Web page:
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Hoffmann, R. A wiki for the life sciences where authorship matters. Nature Genetics (2008)
 
 
 

Transient monoclonal proteins in drug hypersensitivity reactions.

Two patients were studied in whom monoclonal (M) immunoglobulin G (IgG) proteins developed during the course of a serum sickness-like drug hypersensitivity reaction to cloxacillin (Orbenin) and sodium cephalothin (Keflin), respectively. The clinical evidence and time sequence of events support this association. In both patients there was evidence of an active antibody response to the given antibiotic and to the benzylpenicilloyl group as well. However, protein fractions obtained by agar gel preparative electrophoresis failed to show a higher antibody concentration where the M peak was located, and absorption experiments performed with penicillin G-, cloxacillin- and cephalothin-coated red cells failed to absorb these M proteins. These transient paraproteins can be seen in association with antibiotic(s) administration in the context of a hypersensitivity reaction and do not apparently represent a specific immune response.[1]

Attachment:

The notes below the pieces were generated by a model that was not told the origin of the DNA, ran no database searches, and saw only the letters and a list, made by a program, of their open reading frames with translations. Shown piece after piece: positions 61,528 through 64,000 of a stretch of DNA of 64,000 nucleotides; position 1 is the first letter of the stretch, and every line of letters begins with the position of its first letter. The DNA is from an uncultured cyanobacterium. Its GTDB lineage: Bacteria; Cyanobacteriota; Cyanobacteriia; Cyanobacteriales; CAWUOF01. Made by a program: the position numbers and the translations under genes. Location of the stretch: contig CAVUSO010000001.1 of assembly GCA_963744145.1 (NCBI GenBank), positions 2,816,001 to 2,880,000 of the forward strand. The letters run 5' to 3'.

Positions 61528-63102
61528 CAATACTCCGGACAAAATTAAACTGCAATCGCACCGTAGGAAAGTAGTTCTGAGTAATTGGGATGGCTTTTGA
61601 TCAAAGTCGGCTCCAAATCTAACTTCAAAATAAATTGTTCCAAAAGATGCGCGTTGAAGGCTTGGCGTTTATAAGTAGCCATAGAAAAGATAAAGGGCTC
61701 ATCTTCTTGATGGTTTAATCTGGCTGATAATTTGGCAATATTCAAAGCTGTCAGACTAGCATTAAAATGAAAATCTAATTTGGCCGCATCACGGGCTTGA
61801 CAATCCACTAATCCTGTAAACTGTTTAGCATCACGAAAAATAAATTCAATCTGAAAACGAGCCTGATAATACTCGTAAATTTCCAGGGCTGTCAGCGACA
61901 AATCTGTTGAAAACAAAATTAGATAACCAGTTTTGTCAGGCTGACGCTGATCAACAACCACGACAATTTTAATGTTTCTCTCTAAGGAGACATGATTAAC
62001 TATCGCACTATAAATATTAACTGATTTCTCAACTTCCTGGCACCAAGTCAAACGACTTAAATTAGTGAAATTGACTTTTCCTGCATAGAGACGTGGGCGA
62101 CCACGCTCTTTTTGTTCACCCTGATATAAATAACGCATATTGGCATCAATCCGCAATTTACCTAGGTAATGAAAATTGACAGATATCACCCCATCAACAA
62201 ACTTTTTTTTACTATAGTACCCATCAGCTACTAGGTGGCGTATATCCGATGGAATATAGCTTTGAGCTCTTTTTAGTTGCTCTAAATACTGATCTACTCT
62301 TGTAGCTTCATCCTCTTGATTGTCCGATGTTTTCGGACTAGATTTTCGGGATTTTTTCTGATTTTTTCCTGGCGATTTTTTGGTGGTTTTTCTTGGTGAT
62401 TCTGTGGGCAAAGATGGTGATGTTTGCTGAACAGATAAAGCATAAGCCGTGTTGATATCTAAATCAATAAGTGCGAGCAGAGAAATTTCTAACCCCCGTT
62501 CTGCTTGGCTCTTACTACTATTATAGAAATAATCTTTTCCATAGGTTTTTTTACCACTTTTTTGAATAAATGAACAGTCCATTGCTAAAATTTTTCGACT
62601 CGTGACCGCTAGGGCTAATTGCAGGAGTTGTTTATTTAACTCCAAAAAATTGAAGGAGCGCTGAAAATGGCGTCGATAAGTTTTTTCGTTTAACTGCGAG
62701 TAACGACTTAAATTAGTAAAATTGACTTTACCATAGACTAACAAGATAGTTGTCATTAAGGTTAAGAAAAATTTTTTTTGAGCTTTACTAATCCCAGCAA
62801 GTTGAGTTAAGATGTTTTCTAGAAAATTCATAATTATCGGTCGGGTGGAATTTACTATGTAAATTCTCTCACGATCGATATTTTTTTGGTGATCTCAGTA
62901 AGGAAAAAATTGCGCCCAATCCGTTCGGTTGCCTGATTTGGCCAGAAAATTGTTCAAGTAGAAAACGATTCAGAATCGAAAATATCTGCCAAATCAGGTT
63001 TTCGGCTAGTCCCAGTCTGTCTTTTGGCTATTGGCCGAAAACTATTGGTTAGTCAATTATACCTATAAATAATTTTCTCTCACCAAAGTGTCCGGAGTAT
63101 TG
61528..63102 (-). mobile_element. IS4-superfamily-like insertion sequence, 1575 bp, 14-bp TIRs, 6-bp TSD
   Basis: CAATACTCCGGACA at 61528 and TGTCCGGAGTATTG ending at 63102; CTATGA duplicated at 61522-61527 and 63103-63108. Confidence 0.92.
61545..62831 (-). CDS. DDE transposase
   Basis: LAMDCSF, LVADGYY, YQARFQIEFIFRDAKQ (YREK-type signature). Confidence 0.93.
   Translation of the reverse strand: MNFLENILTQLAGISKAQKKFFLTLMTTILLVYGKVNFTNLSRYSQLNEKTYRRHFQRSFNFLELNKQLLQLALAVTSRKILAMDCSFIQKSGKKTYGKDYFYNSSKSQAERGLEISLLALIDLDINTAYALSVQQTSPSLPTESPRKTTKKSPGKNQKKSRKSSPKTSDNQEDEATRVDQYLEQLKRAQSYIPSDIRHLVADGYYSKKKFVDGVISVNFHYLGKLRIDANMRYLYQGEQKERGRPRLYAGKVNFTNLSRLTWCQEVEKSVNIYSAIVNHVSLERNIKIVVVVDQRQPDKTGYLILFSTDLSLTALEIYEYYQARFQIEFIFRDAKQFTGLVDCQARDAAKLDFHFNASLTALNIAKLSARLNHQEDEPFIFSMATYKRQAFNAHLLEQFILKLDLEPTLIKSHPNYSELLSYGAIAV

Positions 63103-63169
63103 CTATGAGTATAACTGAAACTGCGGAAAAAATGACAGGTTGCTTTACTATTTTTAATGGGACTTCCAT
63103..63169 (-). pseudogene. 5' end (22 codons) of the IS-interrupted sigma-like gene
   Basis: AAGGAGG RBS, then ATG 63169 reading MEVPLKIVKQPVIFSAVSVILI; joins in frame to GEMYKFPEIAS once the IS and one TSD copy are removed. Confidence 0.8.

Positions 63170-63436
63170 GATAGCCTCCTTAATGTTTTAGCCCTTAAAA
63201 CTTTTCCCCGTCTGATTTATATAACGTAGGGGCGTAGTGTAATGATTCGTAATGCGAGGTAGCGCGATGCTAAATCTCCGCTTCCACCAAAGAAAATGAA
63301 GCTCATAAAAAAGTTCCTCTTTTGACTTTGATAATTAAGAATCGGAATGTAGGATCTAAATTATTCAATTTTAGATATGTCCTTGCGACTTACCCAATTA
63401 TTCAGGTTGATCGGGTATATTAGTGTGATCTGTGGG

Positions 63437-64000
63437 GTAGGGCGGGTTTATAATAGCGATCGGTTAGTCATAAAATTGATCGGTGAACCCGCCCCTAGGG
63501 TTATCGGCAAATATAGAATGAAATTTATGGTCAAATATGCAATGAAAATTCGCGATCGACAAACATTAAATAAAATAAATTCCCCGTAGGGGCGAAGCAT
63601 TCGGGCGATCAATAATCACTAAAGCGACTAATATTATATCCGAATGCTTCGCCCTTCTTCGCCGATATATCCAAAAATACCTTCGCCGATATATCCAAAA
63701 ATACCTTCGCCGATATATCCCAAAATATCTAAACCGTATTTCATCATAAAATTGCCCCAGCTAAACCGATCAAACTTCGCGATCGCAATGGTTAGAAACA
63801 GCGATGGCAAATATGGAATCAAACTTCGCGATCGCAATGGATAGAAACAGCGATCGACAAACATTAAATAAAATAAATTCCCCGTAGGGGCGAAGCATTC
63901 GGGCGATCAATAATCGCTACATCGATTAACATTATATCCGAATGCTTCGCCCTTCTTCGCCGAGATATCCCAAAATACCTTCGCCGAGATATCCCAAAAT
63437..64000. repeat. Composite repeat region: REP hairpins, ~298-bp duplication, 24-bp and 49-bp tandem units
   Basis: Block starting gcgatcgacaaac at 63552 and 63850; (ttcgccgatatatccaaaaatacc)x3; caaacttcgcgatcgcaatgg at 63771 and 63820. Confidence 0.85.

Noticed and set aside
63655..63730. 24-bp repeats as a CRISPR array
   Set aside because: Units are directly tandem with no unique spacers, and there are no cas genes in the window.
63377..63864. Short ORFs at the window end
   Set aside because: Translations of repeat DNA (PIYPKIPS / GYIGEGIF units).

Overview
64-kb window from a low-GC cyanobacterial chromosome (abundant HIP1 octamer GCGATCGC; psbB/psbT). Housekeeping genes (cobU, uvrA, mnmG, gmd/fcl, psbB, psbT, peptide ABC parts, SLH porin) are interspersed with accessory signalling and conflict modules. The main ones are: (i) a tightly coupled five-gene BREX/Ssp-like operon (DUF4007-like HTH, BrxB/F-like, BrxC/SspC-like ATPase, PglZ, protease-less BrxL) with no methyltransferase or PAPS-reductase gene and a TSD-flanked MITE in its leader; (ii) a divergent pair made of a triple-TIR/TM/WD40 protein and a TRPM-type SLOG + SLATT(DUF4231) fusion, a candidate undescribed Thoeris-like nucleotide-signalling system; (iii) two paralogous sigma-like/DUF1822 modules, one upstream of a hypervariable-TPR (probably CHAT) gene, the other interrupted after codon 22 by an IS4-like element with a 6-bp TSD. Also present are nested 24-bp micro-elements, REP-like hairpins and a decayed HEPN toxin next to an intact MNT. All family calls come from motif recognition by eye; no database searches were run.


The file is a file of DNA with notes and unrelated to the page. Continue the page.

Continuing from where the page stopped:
References

  1. Transient monoclonal proteins in drug hypersensitivity reactions. del Carpio, J., Espinoza, L.R., Lauter, S., Osterland, C.K. Am. J. Med. (1979) [Pubmed]
 
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